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Grant Opportunity to Grow Community-based Doula Care

Grant Opportunity to Grow Community-based Doula Care

April 29, 2022

By Kelly Vyzral, Senior Health Policy Associate 

The Health Resources and Services Administration (HRSA) recently announced $4.5 million in new funding to support community-based doulas. The funding, available through HRSA Healthy Start Initiative, can be used for hiring, training, certifying, and compensating community-based doulas in areas with high rates of adverse maternal and infant health outcomes.

The mission of HRSA’s Healthy Start Initiative is to improve health outcomes before, during, and after pregnancy, and reduce racial/ethnic differences in rates of infant death and adverse maternal health outcomes. Under this grant, which is specifically for current HRSA funded grantees, doulas will provide care to women during pregnancy, birth, and for at least three months postpartum. One of the long-term goals of this funding is to ensure that doulas have sustainable employment and career opportunities at the community level.

This announcement comes during Minority Health Month and is a great opportunity to look at the issue of Black maternal health in Ohio. We have long known that Ohio and the country are facing a maternal health crisis. The United States has the highest maternal mortality rate of any developed country, and every year, women in Ohio die preventable deaths of complications from pregnancy, even weeks or months after giving birth. Between 2008 and 2016, over half the deaths of women who were pregnant or who died within one year of pregnancy were preventable.

The health realities that Black women are up against are challenging at best. According to the Ohio Department of Health’s 2019 Infant Mortality Annual Report, Ohio’s infant mortality rate was 6.9 per 1,000 live births in 2019, but the rate among Black infants was 14.3. Black women died at a rate more than two and a half times that of white women. From 2009-2019, Ohio saw a decline in infant mortality of 10% due to statewide efforts – however, during this same period, Ohio’s infant mortality disparity by race increased by 26%. Factors such as access to maternity care, financial stability, safe, stable housing, and health insurance status are driving this increase.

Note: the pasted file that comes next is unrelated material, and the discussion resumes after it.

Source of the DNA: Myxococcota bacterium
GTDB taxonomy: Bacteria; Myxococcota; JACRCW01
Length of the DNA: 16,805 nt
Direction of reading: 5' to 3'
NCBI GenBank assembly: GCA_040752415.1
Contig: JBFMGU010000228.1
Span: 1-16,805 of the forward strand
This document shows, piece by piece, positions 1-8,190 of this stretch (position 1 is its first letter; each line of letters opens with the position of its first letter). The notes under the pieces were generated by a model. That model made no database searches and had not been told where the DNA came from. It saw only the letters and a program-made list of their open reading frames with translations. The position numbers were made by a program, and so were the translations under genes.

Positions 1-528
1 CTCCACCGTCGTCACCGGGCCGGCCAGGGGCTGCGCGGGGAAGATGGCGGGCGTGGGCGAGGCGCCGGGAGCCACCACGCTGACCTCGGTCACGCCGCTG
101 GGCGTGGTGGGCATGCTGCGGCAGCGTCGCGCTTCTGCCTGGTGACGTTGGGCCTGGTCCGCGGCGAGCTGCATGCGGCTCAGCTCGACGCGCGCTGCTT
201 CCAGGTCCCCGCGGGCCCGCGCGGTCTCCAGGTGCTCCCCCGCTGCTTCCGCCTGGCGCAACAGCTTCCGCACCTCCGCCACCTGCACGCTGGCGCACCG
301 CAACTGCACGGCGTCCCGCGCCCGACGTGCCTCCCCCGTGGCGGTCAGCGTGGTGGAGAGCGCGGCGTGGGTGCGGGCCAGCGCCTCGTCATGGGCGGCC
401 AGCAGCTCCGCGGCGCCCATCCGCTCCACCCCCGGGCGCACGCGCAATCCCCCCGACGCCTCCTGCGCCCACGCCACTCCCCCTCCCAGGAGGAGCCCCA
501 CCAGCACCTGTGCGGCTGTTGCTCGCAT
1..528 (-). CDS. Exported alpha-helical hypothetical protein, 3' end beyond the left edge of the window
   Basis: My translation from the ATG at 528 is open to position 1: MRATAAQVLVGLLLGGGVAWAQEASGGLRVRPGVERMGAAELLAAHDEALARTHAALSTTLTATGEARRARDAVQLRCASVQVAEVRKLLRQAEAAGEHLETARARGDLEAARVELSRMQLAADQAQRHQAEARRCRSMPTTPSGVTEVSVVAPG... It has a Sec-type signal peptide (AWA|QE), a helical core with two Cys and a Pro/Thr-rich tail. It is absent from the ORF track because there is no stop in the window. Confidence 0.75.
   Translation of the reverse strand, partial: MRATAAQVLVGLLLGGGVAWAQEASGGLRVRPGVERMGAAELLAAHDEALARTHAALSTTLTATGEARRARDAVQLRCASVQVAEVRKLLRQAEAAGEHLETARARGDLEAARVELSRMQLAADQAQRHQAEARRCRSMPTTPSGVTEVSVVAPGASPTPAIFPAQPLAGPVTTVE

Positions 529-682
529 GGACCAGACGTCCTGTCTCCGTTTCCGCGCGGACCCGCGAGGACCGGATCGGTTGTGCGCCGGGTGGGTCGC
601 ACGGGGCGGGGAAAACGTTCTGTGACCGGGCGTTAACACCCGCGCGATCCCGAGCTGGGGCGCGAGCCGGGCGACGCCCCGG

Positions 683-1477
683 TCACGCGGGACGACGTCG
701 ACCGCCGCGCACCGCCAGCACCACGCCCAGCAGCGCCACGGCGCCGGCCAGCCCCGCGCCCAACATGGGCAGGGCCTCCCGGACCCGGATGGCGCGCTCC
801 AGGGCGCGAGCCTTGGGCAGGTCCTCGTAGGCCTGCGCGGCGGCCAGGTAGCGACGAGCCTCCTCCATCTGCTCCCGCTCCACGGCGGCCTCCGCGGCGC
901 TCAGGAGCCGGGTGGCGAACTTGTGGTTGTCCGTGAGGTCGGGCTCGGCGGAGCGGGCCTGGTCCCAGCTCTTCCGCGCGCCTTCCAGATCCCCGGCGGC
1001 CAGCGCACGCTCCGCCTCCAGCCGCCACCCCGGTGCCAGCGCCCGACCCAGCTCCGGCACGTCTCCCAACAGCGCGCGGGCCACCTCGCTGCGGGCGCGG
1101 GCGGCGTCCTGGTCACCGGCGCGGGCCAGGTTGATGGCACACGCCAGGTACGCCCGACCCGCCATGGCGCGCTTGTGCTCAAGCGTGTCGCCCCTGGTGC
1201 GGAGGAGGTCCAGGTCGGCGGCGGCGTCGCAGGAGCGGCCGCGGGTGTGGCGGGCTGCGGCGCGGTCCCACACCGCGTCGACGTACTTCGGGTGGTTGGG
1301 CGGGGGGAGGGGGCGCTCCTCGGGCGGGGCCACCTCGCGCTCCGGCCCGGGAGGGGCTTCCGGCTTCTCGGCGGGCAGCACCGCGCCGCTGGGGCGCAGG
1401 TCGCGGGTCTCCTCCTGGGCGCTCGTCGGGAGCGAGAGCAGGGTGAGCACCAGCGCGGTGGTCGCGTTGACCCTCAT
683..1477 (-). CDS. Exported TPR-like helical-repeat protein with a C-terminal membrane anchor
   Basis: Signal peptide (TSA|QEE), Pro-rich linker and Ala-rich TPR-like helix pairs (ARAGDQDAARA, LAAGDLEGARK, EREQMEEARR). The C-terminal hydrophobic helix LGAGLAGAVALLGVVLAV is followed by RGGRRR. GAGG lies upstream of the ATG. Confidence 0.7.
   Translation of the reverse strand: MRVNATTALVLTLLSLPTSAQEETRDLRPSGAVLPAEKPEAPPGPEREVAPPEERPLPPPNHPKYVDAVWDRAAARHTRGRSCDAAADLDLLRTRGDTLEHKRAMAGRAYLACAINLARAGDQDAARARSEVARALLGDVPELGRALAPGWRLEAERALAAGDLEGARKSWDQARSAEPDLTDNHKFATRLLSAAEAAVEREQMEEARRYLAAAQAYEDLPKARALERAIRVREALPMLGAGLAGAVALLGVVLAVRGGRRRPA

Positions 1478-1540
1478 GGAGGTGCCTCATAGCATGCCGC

Doulas are an important evidence-based practice for improving Black infant and maternal health. There is a strong and growing body of evidence that access to doula care during pregnancy reduces the incidence of preterm birth, the prevalence of cesarean births, and increases positive birth experience and health outcomes for both mother and child. According to the March of Dimes Peristats, the preterm birth rate among Black women is 47% higher than the rate among all other women. The doula’s role is critical in mitigating stress and toxic stress levels that can be experienced by an expectant mom during pregnancy.

Currently, in Ohio, doula care services are not directly reimbursable through Medicaid. This puts the support and care that many women would benefit from out of reach due to cost. Grant programs like the one HRSA is funding bring attention to the health benefits that doulas provide and greatly expand access to these lifesaving services and supports.

The HRSA grants are a great opportunity for eligible applicants to establish and grow sustainable doula networks in high-need areas of the state, increase the number of women who will be able to access affordable, high-quality doula care services, and move the needle on maternal health.

To learn more about the Healthy Start grants for community-based doulas and how to apply, visit: View Opportunity | GRANTS.GOV

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